Monday, January 5, 2015

Where is climate change headed?

With the completion of yet another circle around the sun, it's time to take stock of where we're headed with global climate.  I'm going to do something that is somewhat risky—extend statistical models beyond the data range that was used to create them, but necessary if we want to see where current trends will take us in the future.


First up: Global temperature.  I've already gone over the evidence showing that the so-called "pause" does not exist and that the trend since 1970 remains unchanged.  Using the coverage-corrected HadCRUT4 data set of Cowtan and Way, here is where we'd expect global temperatures to be through 2030:

Figure 1.  Observed and projected trends in global temperature anomaly.  The thick black line is the observed trend up through 2014 year-to-date.  The thick dashed red line is the projected trend from 2015 to 2030.  The thin dashed lines on either side of the main trend line are the 1σ and 2σ standard deviation lines, respectively. 
Extending the trend out into the future shows that the global temperature anomaly in 2020 should be 0.73ºC (2σ range: 0.54ºC to 0.92ºC) and 0.91ºC (2σ range: 0.72ºC to 1.09ºC) by 2030.  The year-to-date anomaly for 2014 (Jan-Nov) is currently 0.609ºC (second highest on record for the coverage-corrected HadCRUT4 data set), so if the trend continues, global temperatures are expected to soar over the next 16 years.  For what it's worth, the predicted temperature anomaly for 2015 is 0.64ºC (2σ range: 0.46ºC to 0.83ºC), which would make 2015 the hottest year in this particular data set.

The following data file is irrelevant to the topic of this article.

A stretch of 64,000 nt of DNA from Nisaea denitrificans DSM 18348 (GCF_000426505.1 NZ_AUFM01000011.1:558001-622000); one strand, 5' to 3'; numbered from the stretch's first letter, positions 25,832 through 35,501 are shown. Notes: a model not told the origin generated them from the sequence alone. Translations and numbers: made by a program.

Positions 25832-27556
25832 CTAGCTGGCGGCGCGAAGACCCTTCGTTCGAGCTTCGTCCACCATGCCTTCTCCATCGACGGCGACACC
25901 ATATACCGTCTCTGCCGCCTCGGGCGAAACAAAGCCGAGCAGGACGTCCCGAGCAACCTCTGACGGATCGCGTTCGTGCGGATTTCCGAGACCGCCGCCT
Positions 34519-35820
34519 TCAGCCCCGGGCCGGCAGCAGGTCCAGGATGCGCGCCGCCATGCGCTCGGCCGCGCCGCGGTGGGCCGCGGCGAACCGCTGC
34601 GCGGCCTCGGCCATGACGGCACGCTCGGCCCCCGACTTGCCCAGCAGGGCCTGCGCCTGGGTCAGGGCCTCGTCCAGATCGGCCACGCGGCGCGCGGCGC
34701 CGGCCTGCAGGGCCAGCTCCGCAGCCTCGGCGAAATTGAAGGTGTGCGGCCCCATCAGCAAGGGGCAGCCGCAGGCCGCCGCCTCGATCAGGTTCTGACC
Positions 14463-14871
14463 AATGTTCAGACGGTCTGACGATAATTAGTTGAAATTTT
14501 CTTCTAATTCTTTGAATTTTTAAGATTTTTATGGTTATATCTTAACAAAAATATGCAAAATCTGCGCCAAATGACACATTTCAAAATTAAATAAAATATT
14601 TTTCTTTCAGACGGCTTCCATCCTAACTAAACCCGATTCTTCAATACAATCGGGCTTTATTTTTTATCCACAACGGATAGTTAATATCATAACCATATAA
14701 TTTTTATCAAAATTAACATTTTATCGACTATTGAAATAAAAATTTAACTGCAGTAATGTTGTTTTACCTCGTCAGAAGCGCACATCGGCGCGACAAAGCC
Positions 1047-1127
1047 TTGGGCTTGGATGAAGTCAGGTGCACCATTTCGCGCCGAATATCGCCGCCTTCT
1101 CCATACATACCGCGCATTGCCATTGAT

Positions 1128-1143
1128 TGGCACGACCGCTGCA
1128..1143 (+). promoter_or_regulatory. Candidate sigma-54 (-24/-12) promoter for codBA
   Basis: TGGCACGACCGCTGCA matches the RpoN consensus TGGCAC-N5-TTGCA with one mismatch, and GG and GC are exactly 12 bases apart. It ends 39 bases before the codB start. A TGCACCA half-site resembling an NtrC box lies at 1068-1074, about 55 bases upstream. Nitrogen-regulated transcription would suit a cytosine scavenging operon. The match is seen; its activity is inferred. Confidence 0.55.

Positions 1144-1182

Second: Arctic sea ice.  For this one, I combed through the daily satellite data to find the lowest sea ice extent for each calendar year.  I then fit a quadratic regression to the data and extended it out until the trend reached zero.  The end result?

Figure 2.  Minimum Arctic sea ice extent per year.  The thick black line is the observed trend up through 2014 year-to-date.  The thick dashed red line is the projected trend from 2015 to 2030.  The thin dashed lines on either side of the main trend line are the 1σ and 2σ standard deviation lines, respectively.
This is one prediction I really hope turns out to be wrong.  If the current trend continues, sea ice extent will reach zero by September 2034 (2σ range: September 2030 to September 2038).  The predicted minimum for September 2015?  3.99 million square kilometers (2σ range: 3.02 to 4.96 million square kilometers).

Third: Carbon dioxide.  This is the monthly Mauna Loa record from March 1958 to November 2014.

Figure 3.  Mauna Loa carbon dioxide levels.  The thick black line is the observed trend up through 2014 year-to-date.  The thick dashed red line is the projected trend from 2015 to 2030.  The thin dashed lines on either side of the main trend line are the 2σ standard deviation lines.
This one is very straightforward.  At today's rate, the yearly average (as represented by the trend) will reach 434.89 ppmv in 2030, with a maximum value in May that year of 439.05 ppmv.  That will lock us into at least 1.91ºC of warming above pre-industrial temperatures.  For 2015, the predicted yearly average is "only" 399.37 ppmv with a May maximum of 403.34 ppmv.  The year 2016 is when I expect the yearly average to cross the 400 ppmv mark for the first time in the history of Homo sapiens sapiens.

In short, climate is headed toward a state of more CO2 in the atmosphere, hotter temperatures, and less Arctic sea ice.  Just as anyone who does not get their "news" from Fox News would expect.

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